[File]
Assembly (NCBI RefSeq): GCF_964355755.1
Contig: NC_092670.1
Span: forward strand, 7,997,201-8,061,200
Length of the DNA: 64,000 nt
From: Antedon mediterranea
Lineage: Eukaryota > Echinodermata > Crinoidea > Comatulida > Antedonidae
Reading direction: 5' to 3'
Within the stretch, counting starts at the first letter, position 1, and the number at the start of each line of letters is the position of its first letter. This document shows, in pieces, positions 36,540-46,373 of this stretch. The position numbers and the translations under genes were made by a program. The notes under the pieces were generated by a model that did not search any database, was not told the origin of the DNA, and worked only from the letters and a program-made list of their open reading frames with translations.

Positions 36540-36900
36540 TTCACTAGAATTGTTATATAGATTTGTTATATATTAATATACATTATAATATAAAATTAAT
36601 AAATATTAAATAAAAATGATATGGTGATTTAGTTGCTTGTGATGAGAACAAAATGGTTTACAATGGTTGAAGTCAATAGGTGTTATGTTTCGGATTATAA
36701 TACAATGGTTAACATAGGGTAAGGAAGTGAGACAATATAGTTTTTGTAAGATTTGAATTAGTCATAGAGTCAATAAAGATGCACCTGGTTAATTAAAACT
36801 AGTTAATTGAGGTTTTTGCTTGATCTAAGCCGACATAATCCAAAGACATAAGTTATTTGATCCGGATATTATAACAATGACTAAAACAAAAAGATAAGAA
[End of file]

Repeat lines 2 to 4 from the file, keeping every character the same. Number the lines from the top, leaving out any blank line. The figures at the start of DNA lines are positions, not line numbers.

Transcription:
Contig: NC_092670.1
Span: forward strand, 7,997,201-8,061,200
Length of the DNA: 64,000 nt